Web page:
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Tag: doghouse

$30,000 doghouse features treadmill, hot tub, TV screen and snack dispenser

Samsung Dream Doghouse.  EDITORIAL USE ONLYGracie, a terrier cross, tries out the Samsung Dream Doghouse created by the tech firm to celebrate their sponsorship of Crufts 2015 - which starts on Thursday 5th March at The NEC Birmingham.  Issue date: Wednesday March 4, 2015. The architect designed dog kennel, which features a Samsung Tab S entertainment wall, astro turfed treadmill and paw operated snack dispenser, took 12 designers over six weeks to create in the aim to represent the ultimate in luxury canine living. The Samsung Dream Doghouse will be on display at Crufts, which Samsung has been sponsoring for over 20 years. Photo credit should: David Parry/PA Wire URN:22410646

Here’s a swingin’ dog pad — or maybe dog pod is a better term — and it only costs $30,000.

Samsung’s Dream Doghouse, on exhibit  this week at Crufts, comes complete with an AstroTurf-covered treadmill, hydrotherapy pool, entertainment wall, and paw-controlled snack dispenser.

What,  no fireplace? No bar? No dim-able lights?

International Business Times reports that a team of 12 designers and builders collaborated on the project, which took six weeks to complete.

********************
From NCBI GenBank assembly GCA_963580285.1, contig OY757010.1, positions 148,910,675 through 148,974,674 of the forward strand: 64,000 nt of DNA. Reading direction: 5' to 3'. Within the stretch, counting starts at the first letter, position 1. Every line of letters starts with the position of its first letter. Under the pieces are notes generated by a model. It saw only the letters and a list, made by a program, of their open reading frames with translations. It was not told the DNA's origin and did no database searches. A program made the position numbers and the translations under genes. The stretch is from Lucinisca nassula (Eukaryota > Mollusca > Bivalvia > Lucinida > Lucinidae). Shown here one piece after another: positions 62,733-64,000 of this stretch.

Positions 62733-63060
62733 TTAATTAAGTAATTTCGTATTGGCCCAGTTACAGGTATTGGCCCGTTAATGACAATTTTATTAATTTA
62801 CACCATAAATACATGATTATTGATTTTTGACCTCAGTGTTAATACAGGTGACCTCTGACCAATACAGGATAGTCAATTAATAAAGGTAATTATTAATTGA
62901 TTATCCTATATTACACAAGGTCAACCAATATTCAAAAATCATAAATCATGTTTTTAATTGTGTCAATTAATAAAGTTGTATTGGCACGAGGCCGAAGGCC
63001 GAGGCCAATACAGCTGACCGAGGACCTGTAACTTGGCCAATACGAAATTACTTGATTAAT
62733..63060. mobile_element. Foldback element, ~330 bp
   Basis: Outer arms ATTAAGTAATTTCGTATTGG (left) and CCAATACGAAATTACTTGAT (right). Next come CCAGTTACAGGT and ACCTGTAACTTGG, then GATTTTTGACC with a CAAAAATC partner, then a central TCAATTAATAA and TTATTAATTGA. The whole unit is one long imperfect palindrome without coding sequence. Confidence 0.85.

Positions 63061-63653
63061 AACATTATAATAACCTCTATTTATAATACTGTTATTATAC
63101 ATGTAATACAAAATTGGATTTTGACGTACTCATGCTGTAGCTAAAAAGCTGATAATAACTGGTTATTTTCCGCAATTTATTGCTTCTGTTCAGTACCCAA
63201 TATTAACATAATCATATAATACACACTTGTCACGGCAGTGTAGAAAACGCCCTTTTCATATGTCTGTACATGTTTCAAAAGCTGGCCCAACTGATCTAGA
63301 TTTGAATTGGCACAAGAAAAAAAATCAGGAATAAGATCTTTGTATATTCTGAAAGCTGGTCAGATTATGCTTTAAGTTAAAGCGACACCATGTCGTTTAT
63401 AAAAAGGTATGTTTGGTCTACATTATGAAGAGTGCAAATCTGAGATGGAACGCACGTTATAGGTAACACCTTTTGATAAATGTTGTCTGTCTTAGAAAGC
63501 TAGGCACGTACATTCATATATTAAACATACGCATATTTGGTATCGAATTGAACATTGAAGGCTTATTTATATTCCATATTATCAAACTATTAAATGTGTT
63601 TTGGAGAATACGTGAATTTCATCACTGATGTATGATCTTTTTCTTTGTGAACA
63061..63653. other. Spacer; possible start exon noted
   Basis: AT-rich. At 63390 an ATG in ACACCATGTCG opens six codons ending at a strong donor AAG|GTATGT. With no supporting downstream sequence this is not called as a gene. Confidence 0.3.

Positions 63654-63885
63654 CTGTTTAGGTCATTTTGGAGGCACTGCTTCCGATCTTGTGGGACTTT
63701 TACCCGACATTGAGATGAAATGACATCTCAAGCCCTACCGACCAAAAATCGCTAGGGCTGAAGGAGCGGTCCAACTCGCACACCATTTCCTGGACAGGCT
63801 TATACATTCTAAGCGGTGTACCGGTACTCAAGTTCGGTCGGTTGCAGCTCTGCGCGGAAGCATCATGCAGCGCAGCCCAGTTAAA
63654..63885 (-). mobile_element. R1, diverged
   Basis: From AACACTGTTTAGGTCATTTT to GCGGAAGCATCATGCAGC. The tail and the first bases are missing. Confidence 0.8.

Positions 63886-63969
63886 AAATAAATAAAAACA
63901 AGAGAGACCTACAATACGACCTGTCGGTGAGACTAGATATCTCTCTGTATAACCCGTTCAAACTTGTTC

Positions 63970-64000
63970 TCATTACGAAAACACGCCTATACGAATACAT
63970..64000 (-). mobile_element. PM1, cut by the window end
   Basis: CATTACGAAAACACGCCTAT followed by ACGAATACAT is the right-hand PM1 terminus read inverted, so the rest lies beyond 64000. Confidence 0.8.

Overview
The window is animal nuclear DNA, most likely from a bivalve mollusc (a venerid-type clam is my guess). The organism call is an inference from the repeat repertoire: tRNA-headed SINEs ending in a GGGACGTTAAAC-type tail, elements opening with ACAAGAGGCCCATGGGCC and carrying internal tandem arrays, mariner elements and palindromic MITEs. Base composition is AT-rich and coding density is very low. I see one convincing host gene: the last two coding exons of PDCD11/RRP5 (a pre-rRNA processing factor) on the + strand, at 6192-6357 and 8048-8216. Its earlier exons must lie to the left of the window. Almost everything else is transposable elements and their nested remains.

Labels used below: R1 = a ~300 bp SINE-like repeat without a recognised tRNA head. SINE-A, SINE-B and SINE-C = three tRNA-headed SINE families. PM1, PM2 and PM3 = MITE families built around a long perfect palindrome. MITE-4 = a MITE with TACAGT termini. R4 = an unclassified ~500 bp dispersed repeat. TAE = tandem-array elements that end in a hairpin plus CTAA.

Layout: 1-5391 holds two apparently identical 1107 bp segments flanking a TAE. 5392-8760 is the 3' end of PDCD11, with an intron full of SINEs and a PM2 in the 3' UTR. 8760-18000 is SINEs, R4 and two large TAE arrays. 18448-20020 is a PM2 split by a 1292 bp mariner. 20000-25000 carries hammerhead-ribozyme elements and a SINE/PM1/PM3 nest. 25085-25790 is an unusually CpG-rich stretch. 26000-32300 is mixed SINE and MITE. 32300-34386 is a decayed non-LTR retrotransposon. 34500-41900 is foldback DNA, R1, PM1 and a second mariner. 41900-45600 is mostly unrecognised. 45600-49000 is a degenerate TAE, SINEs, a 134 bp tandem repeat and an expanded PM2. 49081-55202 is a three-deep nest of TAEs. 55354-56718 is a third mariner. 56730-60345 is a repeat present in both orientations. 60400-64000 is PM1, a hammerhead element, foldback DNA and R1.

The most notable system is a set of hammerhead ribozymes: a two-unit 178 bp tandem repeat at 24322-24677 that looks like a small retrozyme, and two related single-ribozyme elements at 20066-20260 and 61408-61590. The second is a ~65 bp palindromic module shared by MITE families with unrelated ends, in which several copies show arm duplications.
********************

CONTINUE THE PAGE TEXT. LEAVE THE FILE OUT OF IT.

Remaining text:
“The Samsung Dream Doghouse looks sleek and modern, featuring the kind of tech the discerning dog of the future will need,” Andy Griffiths, president of Samsung Electronics in the U.K. and Ireland, said in a press release.

“From dogs who have social media profiles, to owners who use video calling to check on their pet while away, technology is fast becoming an integral part of everyday life,” he added.

(Too fast, we think.)

You can’t order one just yet — Samsung only made one of the “dream houses” and gave it away via a social media contest.

But they’re hoping it will create a buzz at the Crufts Dog Show, which runs March 5-8 at Birmingham, England’s National Exhibition Centre. Samsung is one of the dog show’s sponsors.

Griffiths said the company surveyed 1,500 dog owners and found that a quarter of them wanted their pets to have their own treadmill, as well as a tablet or TV. Of the dog owners surveyed, 64% believed their pets would benefit from more technology and gadgets, and 18% said they’d like their furry companion to have a hot tub.

The doghouse has a vinyl wall that can be covered with photos. On the opposite wall, there’s a Samsung Galaxy Tab S tablet — not so much because dogs can’t live without them, but because Samsung makes them.

So let’s review. The dog of the future will ensconce himself in a plastic pod, and watch videos, and soak in the spa, helping himself to treats whenever he wants one, but having the option to stay in shape by running on artificial grass while getting nowhere.

If that’s the dog of the future, I prefer to remain in the past.